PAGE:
Her current research on ‘The Transatlantic Design Network’ examines the enduring connections of figures, architectural sites, and theories for interpreting the built environment. Largely grounded in primary research and architectural historiography, this project challenges the traditional modes of research dissemination in architectural history by integrating practice-based investigations. Her interests in Jeffersonian architecture were inspired by her time as a student and studio instructor at the University of Virginia as well as her tenure as an interpreter and researcher at Monticello. Returning to Jefferson’s mountaintop in summer 2018 as a short-term fellow at the International Center for Jefferson Studies, she is developing her manuscript for publication with the University of Virginia Press: The Transatlantic Design Network: Jefferson, Soane, and agents of architectural exchange, 1768-1838. Thus far, her research has been supported by grants from Auburn University (College of Architecture, Design and Construction Seed Grant + an Intramural Grant), the Sir John Soane’s Museum Foundation, the Society of Architectural Historians of Great Britain, and, most recently, a Franklin Research Grant from the American Philosophical Society (APS).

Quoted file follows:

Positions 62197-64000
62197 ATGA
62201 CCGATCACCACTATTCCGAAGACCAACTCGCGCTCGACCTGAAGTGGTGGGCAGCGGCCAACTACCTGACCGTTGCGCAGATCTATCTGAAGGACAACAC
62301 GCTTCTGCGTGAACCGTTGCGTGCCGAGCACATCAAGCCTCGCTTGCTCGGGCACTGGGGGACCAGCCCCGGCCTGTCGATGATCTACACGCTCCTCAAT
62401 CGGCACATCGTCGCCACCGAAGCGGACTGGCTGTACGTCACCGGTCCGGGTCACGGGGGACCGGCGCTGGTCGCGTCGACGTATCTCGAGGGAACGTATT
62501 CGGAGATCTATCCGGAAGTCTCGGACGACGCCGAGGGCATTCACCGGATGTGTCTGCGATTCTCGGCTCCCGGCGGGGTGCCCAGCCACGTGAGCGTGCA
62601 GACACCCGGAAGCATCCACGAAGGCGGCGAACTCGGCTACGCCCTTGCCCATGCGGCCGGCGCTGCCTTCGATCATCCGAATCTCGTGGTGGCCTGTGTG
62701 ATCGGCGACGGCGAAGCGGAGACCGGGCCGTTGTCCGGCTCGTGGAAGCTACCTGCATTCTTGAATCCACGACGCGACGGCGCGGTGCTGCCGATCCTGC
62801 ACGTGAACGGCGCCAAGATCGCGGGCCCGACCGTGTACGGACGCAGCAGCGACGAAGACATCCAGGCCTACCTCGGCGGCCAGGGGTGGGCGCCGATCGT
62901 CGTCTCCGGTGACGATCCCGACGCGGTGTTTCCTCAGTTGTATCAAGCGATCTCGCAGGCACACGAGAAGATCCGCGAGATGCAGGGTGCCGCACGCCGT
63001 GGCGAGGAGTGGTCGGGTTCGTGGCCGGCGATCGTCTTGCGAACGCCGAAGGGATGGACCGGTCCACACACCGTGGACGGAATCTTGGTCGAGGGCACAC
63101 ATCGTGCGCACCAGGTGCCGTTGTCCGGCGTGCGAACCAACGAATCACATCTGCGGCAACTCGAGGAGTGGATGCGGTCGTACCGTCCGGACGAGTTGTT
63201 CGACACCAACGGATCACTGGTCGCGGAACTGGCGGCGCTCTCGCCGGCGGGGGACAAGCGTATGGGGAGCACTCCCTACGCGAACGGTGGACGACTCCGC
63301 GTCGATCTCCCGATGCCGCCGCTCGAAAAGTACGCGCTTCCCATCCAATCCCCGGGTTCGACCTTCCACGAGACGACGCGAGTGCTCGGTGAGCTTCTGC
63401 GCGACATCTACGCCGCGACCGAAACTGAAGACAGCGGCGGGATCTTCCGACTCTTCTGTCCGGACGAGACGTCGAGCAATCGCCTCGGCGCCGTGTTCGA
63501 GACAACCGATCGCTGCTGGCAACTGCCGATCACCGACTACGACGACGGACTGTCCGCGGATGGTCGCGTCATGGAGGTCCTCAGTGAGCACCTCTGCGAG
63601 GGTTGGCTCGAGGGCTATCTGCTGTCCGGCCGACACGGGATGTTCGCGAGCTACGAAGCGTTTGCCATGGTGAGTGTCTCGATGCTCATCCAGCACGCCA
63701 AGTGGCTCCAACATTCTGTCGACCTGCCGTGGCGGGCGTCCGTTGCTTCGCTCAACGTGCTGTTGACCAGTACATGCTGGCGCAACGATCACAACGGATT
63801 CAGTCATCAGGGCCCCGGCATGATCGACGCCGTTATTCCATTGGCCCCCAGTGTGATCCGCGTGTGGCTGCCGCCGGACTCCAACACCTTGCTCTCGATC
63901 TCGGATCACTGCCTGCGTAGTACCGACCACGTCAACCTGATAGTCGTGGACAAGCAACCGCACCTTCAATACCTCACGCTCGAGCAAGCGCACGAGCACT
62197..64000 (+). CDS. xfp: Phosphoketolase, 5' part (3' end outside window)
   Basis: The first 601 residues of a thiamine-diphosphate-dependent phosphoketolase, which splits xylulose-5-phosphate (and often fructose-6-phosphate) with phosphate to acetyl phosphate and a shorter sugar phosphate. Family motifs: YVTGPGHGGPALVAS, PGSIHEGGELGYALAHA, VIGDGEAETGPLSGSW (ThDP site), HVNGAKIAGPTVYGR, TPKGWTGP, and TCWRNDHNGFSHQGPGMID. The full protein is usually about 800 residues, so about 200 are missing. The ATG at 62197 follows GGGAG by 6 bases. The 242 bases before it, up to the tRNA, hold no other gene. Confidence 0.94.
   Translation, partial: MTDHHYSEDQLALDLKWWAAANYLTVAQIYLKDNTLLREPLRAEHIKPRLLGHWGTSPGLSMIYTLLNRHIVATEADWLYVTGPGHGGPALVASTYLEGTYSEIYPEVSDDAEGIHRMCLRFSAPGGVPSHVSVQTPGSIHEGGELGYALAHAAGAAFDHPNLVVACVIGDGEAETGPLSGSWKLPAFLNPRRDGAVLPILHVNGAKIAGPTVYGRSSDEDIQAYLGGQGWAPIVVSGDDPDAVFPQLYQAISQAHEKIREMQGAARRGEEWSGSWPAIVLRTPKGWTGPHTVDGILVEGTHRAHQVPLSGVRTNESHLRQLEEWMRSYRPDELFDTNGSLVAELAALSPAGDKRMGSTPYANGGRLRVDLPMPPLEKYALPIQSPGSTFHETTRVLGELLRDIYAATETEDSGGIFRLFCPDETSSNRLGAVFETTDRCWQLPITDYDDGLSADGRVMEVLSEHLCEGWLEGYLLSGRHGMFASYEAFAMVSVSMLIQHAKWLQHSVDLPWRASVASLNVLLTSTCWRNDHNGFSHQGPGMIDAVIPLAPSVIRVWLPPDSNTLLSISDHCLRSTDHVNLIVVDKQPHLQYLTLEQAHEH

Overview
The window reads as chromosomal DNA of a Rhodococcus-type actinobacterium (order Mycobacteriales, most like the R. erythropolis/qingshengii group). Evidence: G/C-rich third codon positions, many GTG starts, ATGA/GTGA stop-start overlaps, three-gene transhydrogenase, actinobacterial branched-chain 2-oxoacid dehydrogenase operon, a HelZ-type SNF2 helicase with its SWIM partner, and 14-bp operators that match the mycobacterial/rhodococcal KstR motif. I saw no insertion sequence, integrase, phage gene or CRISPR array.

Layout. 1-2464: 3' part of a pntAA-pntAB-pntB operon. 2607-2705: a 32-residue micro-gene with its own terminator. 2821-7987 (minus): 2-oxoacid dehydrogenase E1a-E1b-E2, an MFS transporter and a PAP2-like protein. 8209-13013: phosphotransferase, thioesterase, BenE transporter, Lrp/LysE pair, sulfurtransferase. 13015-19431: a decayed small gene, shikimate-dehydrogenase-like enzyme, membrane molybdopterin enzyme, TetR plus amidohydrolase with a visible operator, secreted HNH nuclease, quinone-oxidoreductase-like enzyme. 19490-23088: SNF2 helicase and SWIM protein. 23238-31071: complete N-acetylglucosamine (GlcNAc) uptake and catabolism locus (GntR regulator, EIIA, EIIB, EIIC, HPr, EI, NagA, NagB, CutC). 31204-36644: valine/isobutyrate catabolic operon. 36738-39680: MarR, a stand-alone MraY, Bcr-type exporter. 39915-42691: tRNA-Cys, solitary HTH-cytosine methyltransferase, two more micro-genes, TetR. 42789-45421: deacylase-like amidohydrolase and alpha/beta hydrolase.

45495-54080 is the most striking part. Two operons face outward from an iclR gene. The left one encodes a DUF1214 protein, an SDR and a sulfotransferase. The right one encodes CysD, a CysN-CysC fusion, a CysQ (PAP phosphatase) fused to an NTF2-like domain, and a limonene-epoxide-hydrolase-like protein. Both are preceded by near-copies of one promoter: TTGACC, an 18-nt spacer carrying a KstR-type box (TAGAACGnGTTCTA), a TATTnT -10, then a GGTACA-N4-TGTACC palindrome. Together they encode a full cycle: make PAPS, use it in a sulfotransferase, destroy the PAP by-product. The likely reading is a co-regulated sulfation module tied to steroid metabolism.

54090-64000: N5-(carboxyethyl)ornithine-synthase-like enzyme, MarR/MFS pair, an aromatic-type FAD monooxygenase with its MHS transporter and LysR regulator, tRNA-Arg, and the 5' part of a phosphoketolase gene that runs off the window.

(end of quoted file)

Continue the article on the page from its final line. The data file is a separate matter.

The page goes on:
Recent publications (selected):
(under advanced contract) Willkens, Danielle. The Transatlantic Design Network: Jefferson, Soane, and agents of architectural exchange, 1768-1838. Charlottesville, VA: University of Virginia Press, 2019.
Willkens, Danielle, Richard Burt, Junshan Liu, Keith Hebert, David Carter, and Heather Haley, “Bringing History to Life: a digital reconstruction of Selma’s ‘Bloody Sunday’.“ Auburn Research 2.
Willkens, Danielle. “Capital and Carbon: Testing the Limits of Tourism in Iceland.” Urban Transcripts 2: 1 (forthcoming 2018).
Willkens, Danielle. “Ruins and renewal in Cuba.” The Architectural Historian 6 (2018): 4-8.
Willkens, Danielle. “Of Time and Place [and Technology]: documenting Hale County.” Dialectic V: The Figure of Vernacular in Architectural Imagination (2017): 81-92.
Willkens, Danielle. “A Year as the SAH H. Allen Brooks Travelling Fellow: Reflections on Travel, Time, and Technology.” Publications and Research (blog), Society of Architectural Historians (SAH), July 14, 2017.*
* Twelve other posts available on the research blog
Willkens, Danielle. “Monuments in Mountains.” Lobby: Faith 5 (Autumn 2016).
Willkens, Danielle. “Reading Words and Images in the Description(s) of Sir John Soane’s Museum.” Architectural Histories 4 (1): 5, Building-Word-Image Special Collection (2016): 1-22, DOI: http://dx.doi.org/10.5334/ah.204 *
* runner-up for the 2018 EAHN publication award
Willkens, Danielle. “Epistolary Architecture: the Transatlantic Design Network, 1768-1838.” On Site review: on writing, or not 34 (2016): 4-11. Available online: http://www.onsitereview.ca/34writing/
Kenniff, Thomas-Bernard, Christian Parreno, Mariana Pestana, David Roberts, and Danielle Willkens. “Foundations (Wates House 1975, Lobby 2014).” Lobby: Un/Spectacle 1 (Autumn 2014): 10-11.
(photography) King, Julia. George Hadfield: Architect of the Federal City. London: Ashgate, 2014.